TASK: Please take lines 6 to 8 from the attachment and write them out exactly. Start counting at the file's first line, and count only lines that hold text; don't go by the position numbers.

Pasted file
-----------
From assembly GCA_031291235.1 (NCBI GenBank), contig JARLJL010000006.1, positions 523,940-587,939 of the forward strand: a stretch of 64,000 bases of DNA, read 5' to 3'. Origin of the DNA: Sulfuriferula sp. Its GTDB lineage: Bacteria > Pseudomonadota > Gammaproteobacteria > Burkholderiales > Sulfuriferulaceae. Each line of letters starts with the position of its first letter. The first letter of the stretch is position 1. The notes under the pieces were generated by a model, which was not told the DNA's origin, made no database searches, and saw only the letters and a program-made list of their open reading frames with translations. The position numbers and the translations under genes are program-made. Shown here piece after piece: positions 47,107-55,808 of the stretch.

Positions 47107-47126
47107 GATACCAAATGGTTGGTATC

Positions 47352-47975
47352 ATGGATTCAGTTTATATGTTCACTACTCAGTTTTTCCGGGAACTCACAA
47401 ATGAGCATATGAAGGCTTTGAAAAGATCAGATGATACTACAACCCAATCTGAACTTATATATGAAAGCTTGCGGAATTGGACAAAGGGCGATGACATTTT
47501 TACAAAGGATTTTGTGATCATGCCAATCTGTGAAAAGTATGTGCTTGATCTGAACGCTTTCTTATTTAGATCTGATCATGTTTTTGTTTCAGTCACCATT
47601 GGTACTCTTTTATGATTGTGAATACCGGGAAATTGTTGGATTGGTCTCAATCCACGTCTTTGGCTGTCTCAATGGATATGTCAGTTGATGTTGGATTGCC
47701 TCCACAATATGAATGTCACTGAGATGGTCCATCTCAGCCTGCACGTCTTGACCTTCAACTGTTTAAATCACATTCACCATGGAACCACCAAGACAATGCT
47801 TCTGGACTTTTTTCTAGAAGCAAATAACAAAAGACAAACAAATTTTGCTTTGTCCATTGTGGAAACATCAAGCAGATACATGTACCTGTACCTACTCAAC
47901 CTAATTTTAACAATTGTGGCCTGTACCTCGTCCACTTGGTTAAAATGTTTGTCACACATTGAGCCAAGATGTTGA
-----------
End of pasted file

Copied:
47401 ATGAGCATATGAAGGCTTTGAAAAGATCAGATGATACTACAACCCAATCTGAACTTATATATGAAAGCTTGCGGAATTGGACAAAGGGCGATGACATTTT
47501 TACAAAGGATTTTGTGATCATGCCAATCTGTGAAAAGTATGTGCTTGATCTGAACGCTTTCTTATTTAGATCTGATCATGTTTTTGTTTCAGTCACCATT
47601 GGTACTCTTTTATGATTGTGAATACCGGGAAATTGTTGGATTGGTCTCAATCCACGTCTTTGGCTGTCTCAATGGATATGTCAGTTGATGTTGGATTGCC